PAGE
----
Customer Review

Reviewed in the United States on April 14, 2012
I just bought a new car. In the past I maintained the finish of my cars by hand polishing and waxing. Over the years I'd gotten lazy and put it off because my last car wasn't in good shape and no amount of polish would fix the issues. That's all changed now, so I've been investigating the latest in cleaning and polishing "tech" on the Internet. What I found was a lot of professional detailer's videos showing how easy it is to get a good finish on a car with today's polishes and waxes. Almost all of them are using the Porter Cable 7424XP random orbit polisher.

First, the 7424XP:
I've tried polishing wheels in the past and none of them were easier to use than hand buffing. The problem with the cheap ones is that they usually only run at one speed (too fast), and aren't counter-balanced, so by the end of the day my hands would be numb from holding the buffer all day. This one is a completely different animal. It can run at a very slow speed, is lightweight, and the counter-balance on the wheel minimizes vibration. It isn't cheap, but I'm sure it will last forever too. Being able to adjust the speed down makes it much easier to control and doesn't throw polish all over the place. I found it to be quieter than most of the cheap units as well (it's still a power tool so some noise can be expected. It might be worse if I were using it in a garage).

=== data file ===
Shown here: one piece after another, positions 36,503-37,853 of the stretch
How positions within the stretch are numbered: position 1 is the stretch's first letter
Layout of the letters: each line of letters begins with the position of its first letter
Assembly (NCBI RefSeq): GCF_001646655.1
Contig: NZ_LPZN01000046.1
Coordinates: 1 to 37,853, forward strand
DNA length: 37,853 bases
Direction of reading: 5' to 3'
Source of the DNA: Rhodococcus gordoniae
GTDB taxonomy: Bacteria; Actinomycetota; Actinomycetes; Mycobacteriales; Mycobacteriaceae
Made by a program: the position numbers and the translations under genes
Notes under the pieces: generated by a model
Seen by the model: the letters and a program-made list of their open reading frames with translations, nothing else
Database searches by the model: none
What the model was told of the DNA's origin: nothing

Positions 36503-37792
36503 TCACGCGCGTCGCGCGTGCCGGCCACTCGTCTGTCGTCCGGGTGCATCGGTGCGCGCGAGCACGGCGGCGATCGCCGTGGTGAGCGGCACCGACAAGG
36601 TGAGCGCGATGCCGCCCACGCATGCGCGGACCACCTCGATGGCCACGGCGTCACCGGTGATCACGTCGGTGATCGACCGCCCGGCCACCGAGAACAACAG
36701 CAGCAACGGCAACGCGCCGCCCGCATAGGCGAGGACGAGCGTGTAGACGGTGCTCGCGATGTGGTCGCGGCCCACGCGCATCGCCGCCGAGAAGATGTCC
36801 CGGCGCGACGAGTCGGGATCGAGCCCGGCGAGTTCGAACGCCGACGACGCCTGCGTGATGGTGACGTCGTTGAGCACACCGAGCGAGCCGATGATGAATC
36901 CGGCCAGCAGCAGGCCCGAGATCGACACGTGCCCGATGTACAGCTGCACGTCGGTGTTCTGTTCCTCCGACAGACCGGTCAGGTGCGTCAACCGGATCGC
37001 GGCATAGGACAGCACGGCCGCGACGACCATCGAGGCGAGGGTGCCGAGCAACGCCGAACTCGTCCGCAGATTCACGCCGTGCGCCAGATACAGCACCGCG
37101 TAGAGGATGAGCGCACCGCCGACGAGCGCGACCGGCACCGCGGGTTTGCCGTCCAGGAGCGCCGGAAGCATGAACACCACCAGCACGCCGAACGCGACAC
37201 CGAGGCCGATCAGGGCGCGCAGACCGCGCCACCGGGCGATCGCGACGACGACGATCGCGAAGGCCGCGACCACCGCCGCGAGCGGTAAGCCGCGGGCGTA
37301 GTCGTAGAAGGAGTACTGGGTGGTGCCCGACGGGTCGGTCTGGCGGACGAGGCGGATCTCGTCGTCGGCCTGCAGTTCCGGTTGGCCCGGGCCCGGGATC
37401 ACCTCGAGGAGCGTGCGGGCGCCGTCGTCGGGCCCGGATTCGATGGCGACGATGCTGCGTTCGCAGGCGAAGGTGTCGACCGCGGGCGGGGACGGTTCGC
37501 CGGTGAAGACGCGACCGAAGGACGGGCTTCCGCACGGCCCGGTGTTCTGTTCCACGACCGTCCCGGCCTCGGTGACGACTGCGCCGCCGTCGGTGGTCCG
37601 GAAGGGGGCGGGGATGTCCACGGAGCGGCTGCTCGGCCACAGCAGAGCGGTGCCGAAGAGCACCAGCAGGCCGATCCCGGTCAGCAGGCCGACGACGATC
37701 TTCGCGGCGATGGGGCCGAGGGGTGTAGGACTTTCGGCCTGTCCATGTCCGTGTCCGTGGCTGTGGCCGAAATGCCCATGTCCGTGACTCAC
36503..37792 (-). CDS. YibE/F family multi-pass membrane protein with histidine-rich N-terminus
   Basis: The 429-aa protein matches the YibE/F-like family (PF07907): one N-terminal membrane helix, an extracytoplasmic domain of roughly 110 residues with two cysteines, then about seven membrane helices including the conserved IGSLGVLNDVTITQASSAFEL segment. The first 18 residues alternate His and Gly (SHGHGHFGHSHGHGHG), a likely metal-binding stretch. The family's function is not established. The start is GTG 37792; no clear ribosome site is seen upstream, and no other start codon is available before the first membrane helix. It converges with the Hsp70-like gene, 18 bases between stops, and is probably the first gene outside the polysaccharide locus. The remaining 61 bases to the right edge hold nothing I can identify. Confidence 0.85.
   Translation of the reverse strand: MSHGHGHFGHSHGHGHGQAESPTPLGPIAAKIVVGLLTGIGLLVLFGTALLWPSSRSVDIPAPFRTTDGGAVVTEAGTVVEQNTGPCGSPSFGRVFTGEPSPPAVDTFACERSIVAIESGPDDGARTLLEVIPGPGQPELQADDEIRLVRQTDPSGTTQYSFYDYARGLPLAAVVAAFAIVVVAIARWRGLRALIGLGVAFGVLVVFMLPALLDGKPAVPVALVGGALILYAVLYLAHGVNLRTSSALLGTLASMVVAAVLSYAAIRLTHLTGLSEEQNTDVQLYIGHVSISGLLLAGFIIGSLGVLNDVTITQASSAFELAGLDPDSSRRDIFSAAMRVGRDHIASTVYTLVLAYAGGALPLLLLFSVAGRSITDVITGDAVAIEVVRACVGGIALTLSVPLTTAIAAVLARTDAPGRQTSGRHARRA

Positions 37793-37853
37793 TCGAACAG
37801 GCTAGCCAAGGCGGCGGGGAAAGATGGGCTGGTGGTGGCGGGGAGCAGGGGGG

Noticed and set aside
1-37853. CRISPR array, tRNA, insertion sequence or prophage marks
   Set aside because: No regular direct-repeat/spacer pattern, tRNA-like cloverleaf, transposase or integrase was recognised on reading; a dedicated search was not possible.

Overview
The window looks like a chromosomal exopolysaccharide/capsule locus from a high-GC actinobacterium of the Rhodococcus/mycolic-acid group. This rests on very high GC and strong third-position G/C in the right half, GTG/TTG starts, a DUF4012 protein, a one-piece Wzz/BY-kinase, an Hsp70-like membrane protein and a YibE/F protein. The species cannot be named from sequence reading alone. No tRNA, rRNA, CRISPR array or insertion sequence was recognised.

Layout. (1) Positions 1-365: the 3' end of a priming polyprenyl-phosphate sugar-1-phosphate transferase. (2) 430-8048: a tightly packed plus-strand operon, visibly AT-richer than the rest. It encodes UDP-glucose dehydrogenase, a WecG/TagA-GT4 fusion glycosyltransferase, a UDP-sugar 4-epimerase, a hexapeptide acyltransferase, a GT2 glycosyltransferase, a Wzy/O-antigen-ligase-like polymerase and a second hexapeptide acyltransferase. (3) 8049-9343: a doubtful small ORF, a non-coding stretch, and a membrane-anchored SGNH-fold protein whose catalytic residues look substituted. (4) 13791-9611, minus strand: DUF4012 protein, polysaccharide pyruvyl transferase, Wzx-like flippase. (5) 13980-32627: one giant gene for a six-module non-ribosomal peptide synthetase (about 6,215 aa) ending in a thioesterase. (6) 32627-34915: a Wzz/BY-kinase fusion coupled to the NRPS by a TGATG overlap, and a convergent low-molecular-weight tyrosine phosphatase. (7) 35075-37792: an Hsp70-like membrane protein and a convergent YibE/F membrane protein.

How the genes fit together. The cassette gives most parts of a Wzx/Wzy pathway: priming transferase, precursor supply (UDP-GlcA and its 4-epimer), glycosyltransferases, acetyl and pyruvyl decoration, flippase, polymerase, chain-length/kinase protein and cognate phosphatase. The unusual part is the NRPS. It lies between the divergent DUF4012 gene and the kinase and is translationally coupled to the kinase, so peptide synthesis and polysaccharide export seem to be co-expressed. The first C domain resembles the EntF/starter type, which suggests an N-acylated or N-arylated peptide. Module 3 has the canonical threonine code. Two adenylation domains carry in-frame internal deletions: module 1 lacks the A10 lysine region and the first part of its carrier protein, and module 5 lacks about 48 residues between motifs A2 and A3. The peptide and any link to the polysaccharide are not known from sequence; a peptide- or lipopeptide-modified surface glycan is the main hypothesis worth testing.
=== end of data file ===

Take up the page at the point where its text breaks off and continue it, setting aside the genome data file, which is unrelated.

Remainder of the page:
Now, on to the kit:
If you are starting from scratch, this is a good kit to buy. It comes with all the pads, the hook and loop mount, and two microfiber cloths. The pads are color coded from very hard to very soft. I couldn't tell the difference between the black and red, but I think the order is like this:
Orange: heavy duty cutting
White: Medium cutting
Blue: fine cutting
Black: finishing/waxing
Red: finishing/waxing

The pads are "just thick enough" to hold polish or wax, but not so thick that they soak up the liquid and waste it. They are a spongy material and look like they'll hold up for a few uses at least. There's no comparison to some of the "bonnet" type pads on some of the polishing wheels I've used in the past, which were usually made of terrycloth or some other fabric and only lasted one time. Since my car is new (literally delivered from the factory 3 days ago), I didn't need to do much cutting to remove swirl marks or other aggressive action. Just polish and wax (and I just polished the hood due to time constraints).

The kit also includes pad cleaner and conditioner. I didn't try the conditioner, but the cleaner works well, breaking down the wax easily under warm water. I'm sure this will extend the life of the pads as well.

And finally, the microfiber cloths are good for removing the cleaner and wax after it dries. They are just the right size to fit in a back pocket while you're working and don't leave any residue or lint behind. Two is a minimum to get started, I used old towels for drying off the car after washing, and these for the polish and wax. I'll be buying more in the future for the windows and interior.

About the only complaint I have is that it's expensive. But it does make it easy to get good results without a lot of hassle and time. It took me about 2 hours to wash and wax, vs most of an afternoon to wax by hand. There's still hand work to be done (around the grill and in the door jams), but for the large body panels it is quick and easy.

One last note: I used Meguiar's Mirror Glaze polish and Meguiar's NXT wax. It was getting cold last night (around 40°F) and the wax worked just great. No clumping or other issues at all.
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